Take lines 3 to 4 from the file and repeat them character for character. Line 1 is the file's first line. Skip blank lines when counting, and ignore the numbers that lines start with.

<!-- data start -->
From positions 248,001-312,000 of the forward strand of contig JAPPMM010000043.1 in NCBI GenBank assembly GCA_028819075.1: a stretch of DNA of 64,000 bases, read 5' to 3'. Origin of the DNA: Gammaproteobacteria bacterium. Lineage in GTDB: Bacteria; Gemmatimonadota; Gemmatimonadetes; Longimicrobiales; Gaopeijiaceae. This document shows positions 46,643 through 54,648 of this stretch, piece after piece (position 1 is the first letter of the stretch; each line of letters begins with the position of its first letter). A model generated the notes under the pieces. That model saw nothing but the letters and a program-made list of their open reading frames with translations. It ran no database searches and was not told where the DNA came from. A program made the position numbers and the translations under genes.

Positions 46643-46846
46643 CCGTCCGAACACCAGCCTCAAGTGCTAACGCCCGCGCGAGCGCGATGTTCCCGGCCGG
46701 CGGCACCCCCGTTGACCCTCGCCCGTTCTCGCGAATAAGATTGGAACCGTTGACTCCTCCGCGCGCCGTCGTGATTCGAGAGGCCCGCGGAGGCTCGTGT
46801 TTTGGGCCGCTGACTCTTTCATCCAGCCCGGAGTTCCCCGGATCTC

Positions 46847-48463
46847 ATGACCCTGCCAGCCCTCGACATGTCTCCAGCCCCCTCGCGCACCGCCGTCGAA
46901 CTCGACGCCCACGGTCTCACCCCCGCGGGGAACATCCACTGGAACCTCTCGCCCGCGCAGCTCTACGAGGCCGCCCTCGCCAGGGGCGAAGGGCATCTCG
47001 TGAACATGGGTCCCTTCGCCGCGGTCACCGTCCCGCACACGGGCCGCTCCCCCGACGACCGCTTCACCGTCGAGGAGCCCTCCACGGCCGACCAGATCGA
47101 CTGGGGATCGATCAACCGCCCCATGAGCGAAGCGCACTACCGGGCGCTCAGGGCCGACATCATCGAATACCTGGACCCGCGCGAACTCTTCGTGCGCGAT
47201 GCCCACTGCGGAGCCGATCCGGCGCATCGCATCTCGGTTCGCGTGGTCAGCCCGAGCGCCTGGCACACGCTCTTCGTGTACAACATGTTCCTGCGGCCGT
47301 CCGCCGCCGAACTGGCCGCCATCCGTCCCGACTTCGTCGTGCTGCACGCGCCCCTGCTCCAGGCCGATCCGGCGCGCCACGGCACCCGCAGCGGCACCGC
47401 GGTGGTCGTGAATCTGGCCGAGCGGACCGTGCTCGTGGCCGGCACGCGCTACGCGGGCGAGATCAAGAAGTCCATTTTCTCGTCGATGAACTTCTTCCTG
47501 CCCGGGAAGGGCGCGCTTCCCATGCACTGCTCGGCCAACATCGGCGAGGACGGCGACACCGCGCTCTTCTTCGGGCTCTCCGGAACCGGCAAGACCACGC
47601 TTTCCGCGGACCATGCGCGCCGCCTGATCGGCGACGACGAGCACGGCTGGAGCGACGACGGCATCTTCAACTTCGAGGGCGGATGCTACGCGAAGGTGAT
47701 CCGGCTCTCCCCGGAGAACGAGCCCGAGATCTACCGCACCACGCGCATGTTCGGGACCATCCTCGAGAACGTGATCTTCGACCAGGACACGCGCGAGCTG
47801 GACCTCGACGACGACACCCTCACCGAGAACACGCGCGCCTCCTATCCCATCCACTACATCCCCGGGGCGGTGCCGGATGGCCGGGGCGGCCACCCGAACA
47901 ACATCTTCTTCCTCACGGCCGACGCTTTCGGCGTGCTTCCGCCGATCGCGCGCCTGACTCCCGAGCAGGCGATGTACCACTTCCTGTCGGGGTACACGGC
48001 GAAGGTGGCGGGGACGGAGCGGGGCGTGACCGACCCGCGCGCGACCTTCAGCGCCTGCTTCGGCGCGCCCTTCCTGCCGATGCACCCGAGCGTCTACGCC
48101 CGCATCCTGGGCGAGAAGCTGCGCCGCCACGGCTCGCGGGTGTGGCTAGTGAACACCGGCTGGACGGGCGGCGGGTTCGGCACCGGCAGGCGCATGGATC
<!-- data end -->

46643 CCGTCCGAACACCAGCCTCAAGTGCTAACGCCCGCGCGAGCGCGATGTTCCCGGCCGG
46701 CGGCACCCCCGTTGACCCTCGCCCGTTCTCGCGAATAAGATTGGAACCGTTGACTCCTCCGCGCGCCGTCGTGATTCGAGAGGCCCGCGGAGGCTCGTGT